Business models are, most often, built on environmental performance. Although traditional models see environmental sustainability as a cost (Gupta and Benson 2011), new strategies can add value (Johnson 1998, Handfield et al. 2005, Stubblefield-Loucks et al. 2010, Bush et al. 2015). In fact, Gupta and Benson (2011:123) found that “well executed sustainability programs can lead to dramatic improvements in a company’s operational effectiveness.” In addition to commercial gains, eco-labels can help to achieve indirect benefits including brand reputation, transparency, and accountability (Dauvergne and Lister 2012). Schubert et al. (2010) found that restaurateurs can create stronger relationships with customers by engaging in green practices, and, although cost and lack of awareness are major barriers (Freeman 2011), an increasing number of people are willing to pay a premium for environmentally friendly products (Laroche et al. 2001).
Labeling programs can create a sense of consumer empowerment (Peattie 2010). Fisheries science is, in its nature, uncertain. To achieve results, consumers must trust the credibility of the message they are given (Boström 2006). This can be done through provision of clear, unambiguous information about seafood products (Parkes et al. 2010). Inconsistency, including differing rankings for similar species, can create confusion and diminish program success (McKenzie-Mohr 1994, Iles 2007, Gulbrandsen 2009, Shelton 2009, Moye 2010, Parkes et al. 2010).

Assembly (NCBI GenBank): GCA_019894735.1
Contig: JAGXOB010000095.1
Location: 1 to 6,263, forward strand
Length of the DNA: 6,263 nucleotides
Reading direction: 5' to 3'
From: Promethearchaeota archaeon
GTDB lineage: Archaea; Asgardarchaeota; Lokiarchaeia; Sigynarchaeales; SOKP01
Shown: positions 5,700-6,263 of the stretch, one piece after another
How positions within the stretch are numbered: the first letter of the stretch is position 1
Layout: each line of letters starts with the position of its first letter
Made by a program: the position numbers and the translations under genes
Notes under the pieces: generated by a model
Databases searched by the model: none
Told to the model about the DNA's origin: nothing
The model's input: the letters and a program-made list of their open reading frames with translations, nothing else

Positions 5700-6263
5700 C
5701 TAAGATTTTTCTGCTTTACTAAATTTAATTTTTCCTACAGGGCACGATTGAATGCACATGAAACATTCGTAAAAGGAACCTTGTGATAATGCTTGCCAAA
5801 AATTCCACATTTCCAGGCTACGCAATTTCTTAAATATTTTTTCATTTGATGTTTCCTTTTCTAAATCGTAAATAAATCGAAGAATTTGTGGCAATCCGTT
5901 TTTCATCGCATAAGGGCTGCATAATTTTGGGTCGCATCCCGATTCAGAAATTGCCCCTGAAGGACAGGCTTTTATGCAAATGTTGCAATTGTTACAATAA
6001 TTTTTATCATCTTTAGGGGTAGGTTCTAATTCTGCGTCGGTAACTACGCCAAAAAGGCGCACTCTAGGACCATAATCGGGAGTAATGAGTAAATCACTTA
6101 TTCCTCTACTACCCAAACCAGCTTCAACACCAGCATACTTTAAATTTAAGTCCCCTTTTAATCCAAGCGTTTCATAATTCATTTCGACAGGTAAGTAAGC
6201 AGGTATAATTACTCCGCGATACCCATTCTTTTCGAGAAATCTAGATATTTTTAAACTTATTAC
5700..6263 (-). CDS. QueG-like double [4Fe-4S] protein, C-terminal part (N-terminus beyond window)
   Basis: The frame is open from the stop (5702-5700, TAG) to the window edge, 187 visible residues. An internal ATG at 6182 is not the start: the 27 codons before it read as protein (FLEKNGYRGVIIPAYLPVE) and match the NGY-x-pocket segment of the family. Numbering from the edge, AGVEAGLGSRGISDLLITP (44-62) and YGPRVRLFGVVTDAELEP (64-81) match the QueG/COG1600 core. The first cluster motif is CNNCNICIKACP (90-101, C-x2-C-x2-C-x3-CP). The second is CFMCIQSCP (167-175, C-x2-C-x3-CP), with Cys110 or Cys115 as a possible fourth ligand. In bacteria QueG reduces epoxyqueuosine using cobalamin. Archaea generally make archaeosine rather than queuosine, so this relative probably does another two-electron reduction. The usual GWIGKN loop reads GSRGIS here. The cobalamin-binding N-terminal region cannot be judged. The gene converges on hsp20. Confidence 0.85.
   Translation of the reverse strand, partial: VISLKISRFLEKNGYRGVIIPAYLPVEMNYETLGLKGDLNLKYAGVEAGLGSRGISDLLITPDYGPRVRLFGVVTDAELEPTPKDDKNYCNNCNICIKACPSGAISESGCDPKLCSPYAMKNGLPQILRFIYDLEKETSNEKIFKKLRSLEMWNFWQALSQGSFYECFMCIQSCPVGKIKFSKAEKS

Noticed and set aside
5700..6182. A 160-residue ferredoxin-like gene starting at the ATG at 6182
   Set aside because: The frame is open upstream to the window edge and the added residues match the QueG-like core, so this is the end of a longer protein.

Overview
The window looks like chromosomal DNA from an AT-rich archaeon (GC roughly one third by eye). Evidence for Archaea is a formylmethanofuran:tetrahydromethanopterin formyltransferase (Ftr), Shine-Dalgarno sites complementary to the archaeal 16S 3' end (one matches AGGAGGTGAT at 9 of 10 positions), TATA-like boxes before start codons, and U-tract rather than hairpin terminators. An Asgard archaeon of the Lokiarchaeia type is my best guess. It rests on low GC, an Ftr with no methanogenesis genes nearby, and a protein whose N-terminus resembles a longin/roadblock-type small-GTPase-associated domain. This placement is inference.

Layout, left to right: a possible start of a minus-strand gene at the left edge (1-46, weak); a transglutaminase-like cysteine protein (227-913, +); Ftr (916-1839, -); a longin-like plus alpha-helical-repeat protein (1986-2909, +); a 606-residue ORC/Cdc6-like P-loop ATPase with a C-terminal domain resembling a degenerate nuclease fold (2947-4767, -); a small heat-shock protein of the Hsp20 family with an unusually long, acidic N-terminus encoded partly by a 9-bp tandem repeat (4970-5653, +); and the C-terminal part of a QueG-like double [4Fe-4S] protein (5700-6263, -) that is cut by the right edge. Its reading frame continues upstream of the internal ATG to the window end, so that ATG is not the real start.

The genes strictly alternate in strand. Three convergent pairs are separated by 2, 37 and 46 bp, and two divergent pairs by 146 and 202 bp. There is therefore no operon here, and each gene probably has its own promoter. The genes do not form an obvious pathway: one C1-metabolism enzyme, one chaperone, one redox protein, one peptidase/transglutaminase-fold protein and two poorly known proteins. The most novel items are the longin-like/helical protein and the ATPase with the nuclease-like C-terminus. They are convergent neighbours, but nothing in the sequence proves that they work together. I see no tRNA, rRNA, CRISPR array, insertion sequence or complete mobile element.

Environmental groups are seen as “unbiased protector[s] of the environment” and assure consumers that they can have confidence in environmental claims (Mendleson and Polonsky 1995:16). Groups such as WWF or Greenpeace are seen as less biased than governments, and therefore better able to run these programs (Moye 2010, Roberts 2010). In addition, aquariums and zoos have the ability to provide data and understanding to make conservation programs successful (Smith et al. 2007).
For seafood labeling programs to be most effective, the factors driving restaurateur behavior need to be studied and understood. In the present study we aim to address the question of what has made OW successful thus far, and what lessons can be learned to ensure the program continues to expand to ultimately make a difference in the global seafood crisis. The study examines the factors that motivate restaurateurs to, or deter them from, making sustainable seafood choices. Behavioral characteristics that distinguish member restaurateurs from nonmember restaurateurs are evaluated. The barriers and facilitators to sourcing sustainable seafood were considered to determine how OW can help to reduce barriers and strengthen facilitators. Finally, the effectiveness of the program, in terms of restaurant membership and proportion of recommended seafood on restaurant menus, are assessed.